But this controversy is not new to the language services industry. LSPs have oftentimes had to face scrutiny with regard to their independent contractor business model and have had to defend the accusation that perhaps they are underpaying their interpreters and misclassifying their workers. Nonetheless, since the vast majority of interpreters do work as ICs, how will the industry as a whole, adhere to this new test without compromising their business model?
Those who are prepared to gamble say that it comes down to relationships. If there is a clear understanding regarding the employment arrangement, total transparency, an environment to openly discuss concerns and clarify misunderstandings, and if independent contractors feel that their time and expertise are being fully respected, companies may not need to restructure their entire business model. Some industry leaders believe that the onus will largely be on the workers and that the only way this new test will truly be enforced is “if” and when workers bring forth an official complaint – but that’s a gamble, and the vast majority of professionals within the language services industry strive to remain compliant.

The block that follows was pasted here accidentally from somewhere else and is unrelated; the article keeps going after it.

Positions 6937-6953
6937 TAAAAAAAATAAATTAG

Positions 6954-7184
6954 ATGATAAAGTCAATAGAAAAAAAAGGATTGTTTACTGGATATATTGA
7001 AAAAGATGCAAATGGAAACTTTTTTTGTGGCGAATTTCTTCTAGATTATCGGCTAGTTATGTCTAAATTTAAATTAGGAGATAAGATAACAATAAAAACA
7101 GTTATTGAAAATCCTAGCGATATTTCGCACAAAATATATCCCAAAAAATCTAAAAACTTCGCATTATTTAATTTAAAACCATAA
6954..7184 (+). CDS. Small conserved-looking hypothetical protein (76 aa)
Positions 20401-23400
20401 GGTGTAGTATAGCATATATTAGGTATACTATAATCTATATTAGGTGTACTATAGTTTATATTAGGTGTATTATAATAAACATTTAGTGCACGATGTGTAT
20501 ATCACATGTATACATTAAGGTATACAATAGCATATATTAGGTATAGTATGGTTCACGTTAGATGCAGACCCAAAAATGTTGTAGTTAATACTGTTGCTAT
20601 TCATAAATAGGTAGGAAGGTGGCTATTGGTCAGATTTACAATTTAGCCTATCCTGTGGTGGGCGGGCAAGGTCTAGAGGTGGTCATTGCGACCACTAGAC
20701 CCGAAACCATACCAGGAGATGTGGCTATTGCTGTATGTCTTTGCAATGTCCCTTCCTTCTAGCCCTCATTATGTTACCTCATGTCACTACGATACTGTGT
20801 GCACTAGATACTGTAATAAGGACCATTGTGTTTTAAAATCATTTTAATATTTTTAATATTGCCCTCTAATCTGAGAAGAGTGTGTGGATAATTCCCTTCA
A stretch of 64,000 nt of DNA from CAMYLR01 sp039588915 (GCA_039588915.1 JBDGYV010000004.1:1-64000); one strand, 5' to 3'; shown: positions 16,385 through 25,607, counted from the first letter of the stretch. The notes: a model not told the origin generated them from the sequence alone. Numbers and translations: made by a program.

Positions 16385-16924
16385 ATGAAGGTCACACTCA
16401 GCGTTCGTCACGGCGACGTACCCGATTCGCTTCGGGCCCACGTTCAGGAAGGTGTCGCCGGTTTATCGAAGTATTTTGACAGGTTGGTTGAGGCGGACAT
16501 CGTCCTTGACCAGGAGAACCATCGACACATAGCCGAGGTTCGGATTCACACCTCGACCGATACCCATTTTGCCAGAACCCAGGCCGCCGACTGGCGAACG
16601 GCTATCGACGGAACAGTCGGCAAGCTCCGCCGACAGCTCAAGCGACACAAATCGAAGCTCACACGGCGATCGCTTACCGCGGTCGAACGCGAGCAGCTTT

Reclassification ultimately leads to federal social security, payroll taxes, unemployment insurance taxes, state employment taxes, worker’s compensation insurance, as well as compulsory compliance with state and federal statutes and regulations that govern wages, hours, and working conditions of employees. Larger LSPs might be able to absorb this restructuring but not without it initially packing a serious financial punch. But what about smaller LSPs? Will they survive? What are the risks?
The incompliance gamble: For those who decide to carry on with business as usual, it is important to know the risks. Should one of your contractors file an official complaint, you could be facing hefty fines and penalties, and may subject your company to audits. This gamble also risks possible back-tax payments and a loss of reputation and trust.
Is ABC really as easy as 1, 2, 3?
The Jackson 5 seemed to think so, but times are changing. The question really comes down to whether or not your LSP leans more toward compliance or would rather roll the dice.